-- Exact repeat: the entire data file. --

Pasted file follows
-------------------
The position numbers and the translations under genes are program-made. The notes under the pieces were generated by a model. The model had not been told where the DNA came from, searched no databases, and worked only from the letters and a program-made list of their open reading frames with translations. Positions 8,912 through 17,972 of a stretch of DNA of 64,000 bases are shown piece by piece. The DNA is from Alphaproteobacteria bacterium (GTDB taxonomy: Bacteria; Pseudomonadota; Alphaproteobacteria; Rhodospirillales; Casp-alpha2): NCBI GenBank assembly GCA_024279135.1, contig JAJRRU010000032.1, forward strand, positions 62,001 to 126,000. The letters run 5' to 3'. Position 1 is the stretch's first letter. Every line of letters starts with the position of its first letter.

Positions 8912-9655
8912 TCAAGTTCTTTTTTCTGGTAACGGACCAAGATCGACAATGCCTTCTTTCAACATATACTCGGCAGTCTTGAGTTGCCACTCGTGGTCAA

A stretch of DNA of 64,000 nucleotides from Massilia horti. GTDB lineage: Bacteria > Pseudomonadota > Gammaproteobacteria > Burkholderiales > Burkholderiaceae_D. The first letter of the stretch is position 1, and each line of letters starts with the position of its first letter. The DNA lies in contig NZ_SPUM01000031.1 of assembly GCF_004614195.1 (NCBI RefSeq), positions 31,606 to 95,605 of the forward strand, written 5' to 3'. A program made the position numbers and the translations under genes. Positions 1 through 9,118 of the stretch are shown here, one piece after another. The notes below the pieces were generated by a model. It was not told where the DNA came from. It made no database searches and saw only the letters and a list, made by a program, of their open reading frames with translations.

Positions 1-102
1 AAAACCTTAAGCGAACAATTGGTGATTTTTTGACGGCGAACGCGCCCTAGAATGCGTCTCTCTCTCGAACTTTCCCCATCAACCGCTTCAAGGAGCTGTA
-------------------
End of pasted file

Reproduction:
The position numbers and the translations under genes are program-made. The notes under the pieces were generated by a model. The model had not been told where the DNA came from, searched no databases, and worked only from the letters and a program-made list of their open reading frames with translations. Positions 8,912 through 17,972 of a stretch of DNA of 64,000 bases are shown piece by piece. The DNA is from Alphaproteobacteria bacterium (GTDB taxonomy: Bacteria; Pseudomonadota; Alphaproteobacteria; Rhodospirillales; Casp-alpha2): NCBI GenBank assembly GCA_024279135.1, contig JAJRRU010000032.1, forward strand, positions 62,001 to 126,000. The letters run 5' to 3'. Position 1 is the stretch's first letter. Every line of letters starts with the position of its first letter.

Positions 8912-9655
8912 TCAAGTTCTTTTTTCTGGTAACGGACCAAGATCGACAATGCCTTCTTTCAACATATACTCGGCAGTCTTGAGTTGCCACTCGTGGTCAA

A stretch of DNA of 64,000 nucleotides from Massilia horti. GTDB lineage: Bacteria > Pseudomonadota > Gammaproteobacteria > Burkholderiales > Burkholderiaceae_D. The first letter of the stretch is position 1, and each line of letters starts with the position of its first letter. The DNA lies in contig NZ_SPUM01000031.1 of assembly GCF_004614195.1 (NCBI RefSeq), positions 31,606 to 95,605 of the forward strand, written 5' to 3'. A program made the position numbers and the translations under genes. Positions 1 through 9,118 of the stretch are shown here, one piece after another. The notes below the pieces were generated by a model. It was not told where the DNA came from. It made no database searches and saw only the letters and a list, made by a program, of their open reading frames with translations.

Positions 1-102
1 AAAACCTTAAGCGAACAATTGGTGATTTTTTGACGGCGAACGCGCCCTAGAATGCGTCTCTCTCTCGAACTTTCCCCATCAACCGCTTCAAGGAGCTGTA